This is the first lesbian romance we’re releasing for Heart’s Choice and we would have loved to have it ready for the initial launch, because having a romance game for everyone is really the whole idea. Are you primarily writing for a lesbian audience in your other work?
I was sorry it wasn’t ready for the initial launch, too. I wouldn’t say that my work is written for a lesbian audience—I want as wide an audience as I can get—but it is all definitely written from a lesbian perspective. I mean, it really can’t not be! It’s a huge part of who I am. But I’ve been an out lesbian writer since the 1980s, and that perspective has meant different things and received very different reactions over those decades. It’s a lot less fraught than it was when I started, that’s for sure! And of course some of my stories are addressing issues that are most directly relevant to and subject to debate by a queer audience—the Mathey and Lynes novels, for example, are partly about creating and maintaining queer community—but I also hope they’ll be accessible to a non-queer audience as well.
Tell me a little about the fictional world of A Player’s Heart.
A Player’s Heart takes place in Tristendesande, the rich, sophisticated mercantile city at the mouth of the great river that runs the length of the country. Everyone and everything of importance eventually comes downriver to Tristendesande, or so its inhabitants will tell you; they have nothing but disdain for the people of the rival industrial city of Castago, at the river’s headwaters. But Castago’s power is in the ascendant, and Tristendesande is ruled by a foreign-born regent in the name of her toddler son. Even if its power is waning, however, Tristendesande is a beautiful city — imagine fin-de-siecle Paris or Vienna, carved stone facades and gilding and gaslight. It’s a center of the arts, and at the center of that artistic world are the Theater, where all the roles are played by men, and the Opera, where all the roles are played by women. Devas play female roles, dragons play male roles, and the artifices are responsible for special effects, costumes, and all the other technical pieces. The Opera’s shows are generally bright and frothy, full of song and dance and sparklingly witty dialogue, but often there’s serious point hidden among the frolics. Of course there are also cabarets and other venues, led by the upstart Electricity Theater, where — scandalously! — men and women perform together, on the same stage and in the same skits.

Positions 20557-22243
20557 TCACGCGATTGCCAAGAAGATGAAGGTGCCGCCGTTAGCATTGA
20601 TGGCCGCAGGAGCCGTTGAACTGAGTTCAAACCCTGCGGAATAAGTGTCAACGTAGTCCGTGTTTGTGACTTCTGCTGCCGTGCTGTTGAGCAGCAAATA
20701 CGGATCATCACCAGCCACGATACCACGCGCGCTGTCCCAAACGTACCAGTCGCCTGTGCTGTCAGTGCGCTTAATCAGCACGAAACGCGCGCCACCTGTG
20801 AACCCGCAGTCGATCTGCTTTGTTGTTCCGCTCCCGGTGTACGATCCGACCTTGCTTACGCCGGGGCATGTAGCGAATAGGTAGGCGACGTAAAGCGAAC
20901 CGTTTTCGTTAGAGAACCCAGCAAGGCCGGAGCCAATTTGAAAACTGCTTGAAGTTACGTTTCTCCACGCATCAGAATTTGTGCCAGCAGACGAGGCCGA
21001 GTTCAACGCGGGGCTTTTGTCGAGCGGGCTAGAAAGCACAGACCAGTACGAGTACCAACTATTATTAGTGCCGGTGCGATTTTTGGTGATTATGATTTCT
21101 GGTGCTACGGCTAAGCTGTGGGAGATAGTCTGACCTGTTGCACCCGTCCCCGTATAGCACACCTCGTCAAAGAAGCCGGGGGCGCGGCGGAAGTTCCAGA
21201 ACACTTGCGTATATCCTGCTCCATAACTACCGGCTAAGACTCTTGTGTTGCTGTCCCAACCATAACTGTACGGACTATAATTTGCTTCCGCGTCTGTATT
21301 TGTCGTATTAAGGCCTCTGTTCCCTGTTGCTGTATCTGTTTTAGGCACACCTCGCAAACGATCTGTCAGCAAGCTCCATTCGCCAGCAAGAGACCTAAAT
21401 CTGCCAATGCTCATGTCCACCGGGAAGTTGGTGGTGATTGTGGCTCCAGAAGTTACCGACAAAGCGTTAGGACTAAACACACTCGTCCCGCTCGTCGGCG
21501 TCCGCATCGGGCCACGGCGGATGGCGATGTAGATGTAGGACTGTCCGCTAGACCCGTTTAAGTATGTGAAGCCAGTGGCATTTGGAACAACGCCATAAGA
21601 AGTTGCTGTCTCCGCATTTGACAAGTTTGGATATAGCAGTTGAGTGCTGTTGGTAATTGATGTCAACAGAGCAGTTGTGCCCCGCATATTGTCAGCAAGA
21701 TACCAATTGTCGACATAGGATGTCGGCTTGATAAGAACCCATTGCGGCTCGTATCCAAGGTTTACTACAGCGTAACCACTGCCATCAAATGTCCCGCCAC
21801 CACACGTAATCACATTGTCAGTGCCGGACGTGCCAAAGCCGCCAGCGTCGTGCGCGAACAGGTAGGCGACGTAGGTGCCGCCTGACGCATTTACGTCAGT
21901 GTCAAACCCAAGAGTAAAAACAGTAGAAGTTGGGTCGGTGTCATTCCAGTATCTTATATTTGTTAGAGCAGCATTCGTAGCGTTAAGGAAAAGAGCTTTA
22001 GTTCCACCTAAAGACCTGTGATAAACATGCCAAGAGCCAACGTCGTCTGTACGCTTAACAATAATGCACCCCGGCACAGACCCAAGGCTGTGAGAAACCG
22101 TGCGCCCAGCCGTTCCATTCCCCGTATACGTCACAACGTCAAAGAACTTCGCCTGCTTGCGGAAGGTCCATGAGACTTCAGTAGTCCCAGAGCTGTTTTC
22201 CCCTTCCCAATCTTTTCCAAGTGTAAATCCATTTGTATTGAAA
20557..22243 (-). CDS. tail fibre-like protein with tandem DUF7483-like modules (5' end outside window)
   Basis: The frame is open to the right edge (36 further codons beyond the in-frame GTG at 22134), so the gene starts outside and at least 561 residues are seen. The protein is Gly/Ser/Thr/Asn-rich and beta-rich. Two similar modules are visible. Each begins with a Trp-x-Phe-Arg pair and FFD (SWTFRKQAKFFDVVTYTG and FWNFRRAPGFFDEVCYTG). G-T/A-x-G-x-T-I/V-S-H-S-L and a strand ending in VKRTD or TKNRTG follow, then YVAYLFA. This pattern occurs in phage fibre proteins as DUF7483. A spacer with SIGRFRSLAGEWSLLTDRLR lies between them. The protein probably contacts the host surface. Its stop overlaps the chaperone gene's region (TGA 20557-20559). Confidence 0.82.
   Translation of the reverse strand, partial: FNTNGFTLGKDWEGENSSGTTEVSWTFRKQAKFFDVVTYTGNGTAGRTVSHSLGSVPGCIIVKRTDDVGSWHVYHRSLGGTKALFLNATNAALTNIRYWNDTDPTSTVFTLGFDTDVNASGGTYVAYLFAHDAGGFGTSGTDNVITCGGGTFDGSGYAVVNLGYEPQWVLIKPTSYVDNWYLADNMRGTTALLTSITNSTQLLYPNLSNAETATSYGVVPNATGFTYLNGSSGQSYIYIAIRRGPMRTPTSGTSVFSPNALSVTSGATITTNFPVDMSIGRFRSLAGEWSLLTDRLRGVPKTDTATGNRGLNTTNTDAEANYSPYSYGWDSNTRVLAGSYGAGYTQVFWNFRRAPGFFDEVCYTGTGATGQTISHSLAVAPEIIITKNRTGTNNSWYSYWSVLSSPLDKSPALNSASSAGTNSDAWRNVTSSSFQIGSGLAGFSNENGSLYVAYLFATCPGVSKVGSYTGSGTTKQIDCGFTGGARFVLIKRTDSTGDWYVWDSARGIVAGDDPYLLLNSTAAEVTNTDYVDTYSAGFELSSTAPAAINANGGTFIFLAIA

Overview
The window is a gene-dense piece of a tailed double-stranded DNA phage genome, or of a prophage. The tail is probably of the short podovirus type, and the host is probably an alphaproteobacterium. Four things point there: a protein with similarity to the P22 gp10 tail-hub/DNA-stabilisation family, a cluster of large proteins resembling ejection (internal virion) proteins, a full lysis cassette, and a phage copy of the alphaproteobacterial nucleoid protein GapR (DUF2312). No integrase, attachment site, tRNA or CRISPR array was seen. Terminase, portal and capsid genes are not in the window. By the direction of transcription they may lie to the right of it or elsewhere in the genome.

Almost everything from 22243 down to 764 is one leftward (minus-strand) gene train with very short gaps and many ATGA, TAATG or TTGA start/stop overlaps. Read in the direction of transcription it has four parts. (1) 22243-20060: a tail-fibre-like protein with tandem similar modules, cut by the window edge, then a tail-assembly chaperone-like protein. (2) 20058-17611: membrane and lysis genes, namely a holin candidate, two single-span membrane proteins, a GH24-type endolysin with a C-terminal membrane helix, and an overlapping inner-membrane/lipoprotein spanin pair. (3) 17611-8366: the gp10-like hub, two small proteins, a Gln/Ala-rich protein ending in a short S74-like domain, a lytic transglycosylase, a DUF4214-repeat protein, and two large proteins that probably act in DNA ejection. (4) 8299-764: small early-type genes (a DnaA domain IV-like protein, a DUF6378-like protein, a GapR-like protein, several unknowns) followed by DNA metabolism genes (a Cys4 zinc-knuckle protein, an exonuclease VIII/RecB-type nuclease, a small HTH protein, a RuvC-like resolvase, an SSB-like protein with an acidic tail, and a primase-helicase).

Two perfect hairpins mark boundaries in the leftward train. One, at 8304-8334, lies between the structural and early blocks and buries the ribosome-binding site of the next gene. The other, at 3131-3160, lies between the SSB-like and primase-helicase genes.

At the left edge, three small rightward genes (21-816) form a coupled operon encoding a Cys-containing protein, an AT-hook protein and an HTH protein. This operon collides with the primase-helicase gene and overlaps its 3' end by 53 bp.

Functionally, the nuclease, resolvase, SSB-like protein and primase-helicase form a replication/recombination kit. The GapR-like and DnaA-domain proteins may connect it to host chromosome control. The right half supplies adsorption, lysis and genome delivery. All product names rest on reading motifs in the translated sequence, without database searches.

Did you have a character you most enjoyed writing and spending time with?
I think the most fun was creating four love interests. They’re very different women — the best friend, the sparkling rival, the powerful society hostess, the scandalous lead of the rival Electricity Theater — and there had to be good reasons for someone to fall in love with each of them. However, it did create a certain amount of mental whiplash. Just when I’d gotten really comfortable with one of them, and knew exactly why she was wonderful, I’d have to switch to one of the others — and convince myself the she was the perfect lover! The other “character” that I loved was the Opera itself. I really enjoyed creating that social world. from the semi-retired Elders who manage the company and decide on the performances to the students who take walk-ons as they work toward joining the Opera proper.
What are you working on now?
I can’t yet talk about the project that’s currently eating my life (I hope to be able to say more by the end of the month), but beyond that I’ve just completed a fantasy novel, Water Horse, about the queer king of a beleaguered kingdom fighting to twist free of the prophecies that threaten his people. Next up is Fallen, a sequel to Finders, about a weaver of webs for forbidden AI who has to chose between saving her lovers or seeing her people fall into the Long Dark.